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  • Windows Embedded Blog

    WMI Command-line Tool is not Completely Localized in Std 2009

    The Windows Management Instrumentation Command-line tool is not completely localized because the file CLIEGALI.MFL for the appropriate MUI language is not brought into the runtime when it is built in Target Designer. This is the file that defines the localized WMI namespace root\cli\MS_xxx, where xxx is the LCID for a language (e.g. 411 for Japanese). This file, for every language, does exist in the repositories but is not owned by any component.

    To solve this problem copy the file (for the specific language you need) from the embedded repositories to the runtime, and place it under %Windows%\MUI\Fallback\<LCID>.

    If wmic.exe has been run at least once it gets a little more complicated. When you run wmic for the first time, it compiles its MOF and MFL files (Cli.mof, Cliegaliases.mof, and Clialiases.mfl, etc), which get written into the WBEM repository (%WINDOWS%\system32\wbem\Repository) along with MOF/MFL files from other WMI providers. To resolve the problem in this case:

    1. Copy the file over to the XPe device and then

    2. Compile CLIEGALI.MFL after copying it to the runtime as follows:

    Open a command window and run the following command:

    mofcomp %Windows%\MUI\Fallback\<LCID>\CLIEGALI.MFL

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  • Windows Embedded Blog

    Installing VS2005 or VS2008 redistributable files on Windows Embedded Standard 2009

    There have been several forum posts about including the redistributable files for Visual studio 2005 or Visual Studio 2008 in a runtime image so that applications built using these versions can run. Windows Embedded Standard 2009 database does not have componentized versions of the redistributable files for these versions of VS. The easiest way is to include the redist files as part of the application during development. If you are not the developer of the application then there are a few options.

    • You could create a new component with an FBA Generic Command that calls the redistributable package installer during FBA. You should set the FBA phase to between 8500 and 12,000 so that it runs later in the FBA sequence. If the redist package supports a quiet flag, and a silent install is desired, specify the appropriate switches in the Arguments property of the FBA Generic Command, such as

    “%11%\cmd.exe” for FilePath and

    “/c <path>\vcredist_x86.exe /q” for Arguments property.

    • Calling the redist executable directly will fail. You could just as easily do a RunOnce command in a new component, but an FBA Generic Command provides more control over the order that this command will run, especially if you have other components that are also doing custom actions during FBA.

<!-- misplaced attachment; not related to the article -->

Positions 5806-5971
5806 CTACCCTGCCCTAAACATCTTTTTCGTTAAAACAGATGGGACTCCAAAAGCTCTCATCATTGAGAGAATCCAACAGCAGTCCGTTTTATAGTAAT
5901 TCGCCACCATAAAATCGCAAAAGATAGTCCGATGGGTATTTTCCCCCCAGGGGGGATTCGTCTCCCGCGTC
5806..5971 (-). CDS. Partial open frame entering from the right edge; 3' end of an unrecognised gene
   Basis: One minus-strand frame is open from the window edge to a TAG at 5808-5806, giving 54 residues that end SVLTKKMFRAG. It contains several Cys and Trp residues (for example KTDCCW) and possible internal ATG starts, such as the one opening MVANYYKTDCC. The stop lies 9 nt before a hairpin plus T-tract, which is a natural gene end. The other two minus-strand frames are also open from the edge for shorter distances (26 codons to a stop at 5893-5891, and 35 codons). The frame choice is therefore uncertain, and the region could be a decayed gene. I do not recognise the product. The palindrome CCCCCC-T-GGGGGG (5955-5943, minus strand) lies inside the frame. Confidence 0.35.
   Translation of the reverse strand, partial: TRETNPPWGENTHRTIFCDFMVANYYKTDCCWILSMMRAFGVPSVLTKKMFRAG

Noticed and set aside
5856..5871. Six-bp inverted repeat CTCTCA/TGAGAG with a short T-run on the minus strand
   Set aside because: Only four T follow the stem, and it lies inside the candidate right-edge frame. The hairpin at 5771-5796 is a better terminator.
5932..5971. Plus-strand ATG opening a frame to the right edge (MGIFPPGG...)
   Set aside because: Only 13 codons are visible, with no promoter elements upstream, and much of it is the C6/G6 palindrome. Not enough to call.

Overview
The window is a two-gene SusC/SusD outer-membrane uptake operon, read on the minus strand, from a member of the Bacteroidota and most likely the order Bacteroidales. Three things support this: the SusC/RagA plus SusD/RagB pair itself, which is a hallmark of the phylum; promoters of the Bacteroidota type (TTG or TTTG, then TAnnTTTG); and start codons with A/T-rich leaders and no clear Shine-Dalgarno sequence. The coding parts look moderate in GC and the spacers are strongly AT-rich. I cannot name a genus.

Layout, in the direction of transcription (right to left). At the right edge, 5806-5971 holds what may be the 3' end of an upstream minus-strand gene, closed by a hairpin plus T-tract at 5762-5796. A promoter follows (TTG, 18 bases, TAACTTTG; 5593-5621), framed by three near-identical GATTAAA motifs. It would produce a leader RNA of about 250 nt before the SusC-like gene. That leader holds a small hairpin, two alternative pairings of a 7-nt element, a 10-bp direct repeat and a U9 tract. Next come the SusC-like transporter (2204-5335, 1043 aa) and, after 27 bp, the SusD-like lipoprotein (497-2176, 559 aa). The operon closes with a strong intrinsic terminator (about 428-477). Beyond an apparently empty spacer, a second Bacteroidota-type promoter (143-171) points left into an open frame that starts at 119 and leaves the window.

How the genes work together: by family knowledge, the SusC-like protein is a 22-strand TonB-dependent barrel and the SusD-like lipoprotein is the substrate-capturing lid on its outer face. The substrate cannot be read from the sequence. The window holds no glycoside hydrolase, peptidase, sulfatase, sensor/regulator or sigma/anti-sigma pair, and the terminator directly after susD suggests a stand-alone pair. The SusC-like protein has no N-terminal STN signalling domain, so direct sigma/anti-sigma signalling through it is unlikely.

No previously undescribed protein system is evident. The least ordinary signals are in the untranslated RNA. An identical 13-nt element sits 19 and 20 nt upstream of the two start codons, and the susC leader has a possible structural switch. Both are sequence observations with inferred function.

• You could also componentize the redist installer, which requires breaking the setup apart into the associated files and registry data and creating a component containing those resources.

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  • Windows Embedded Blog

    Fine-tuning Embedded Device Experiences

    **Updated 3/26/09 with preface

    [The following article is authored by one of the Windows Embedded MVPs (Most Valuable Professionals). Our MVPs have a heavy background in Embedded systems and are a great repository of information on Windows Embedded products. We’re providing this space on our team blog as a service to our readers by allowing MVPs to share some of their knowledge with the rest of the community.] 

    An embedded device has to look like an embedded device! This means that the system and its user interface needs to be optimized according to the device purpose and should not behave like a PC. In some cases, the systems should not even give a hint about the platform they are running on. This does not only lead to a better usability experience, but also can be the first security barrier if systems are designed to operate in places where neither network nor physical access can be controlled very well. Gaming consoles, for example, are very often a target for fraud and designers try to set up many intrusion barriers to guard against this.

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  • Windows Embedded Blog

    New Boot Configuration Component for Standard 2009

    In Feb 09 a new component was released as part of the Optional Update package (available from the ECE Site) called the Boot Configuration component. This component was created in response to requests from customers to be able to set various boot options offline in Target Designer.

    The new component is unusual in that it contains no resources <grin> but only configurable UI. Once added to a configuration you can select an number of options to add to the boot.ini that is created when that configuration is built.

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  • Windows Embedded Blog

    Custom authentication mechanisms

    **Updated 3/26/09 with preface

    [The following article is authored by one of the Windows Embedded MVPs (Most Valuable Professionals). Our MVPs have a heavy background in Embedded systems and are a great repository of information on Windows Embedded products. We’re providing this space on our team blog as a service to our readers by allowing MVPs to share some of their knowledge with the rest of the community.] 

    In a lot of usage scenarios the standard Windows authentication mechanism “Windows Logon” is not the appropriate way to handle user authentication. This may be due to the lack of input devices such as keyboard, or the fact that the device is running a custom shell, which never is logged off.

    Read More...

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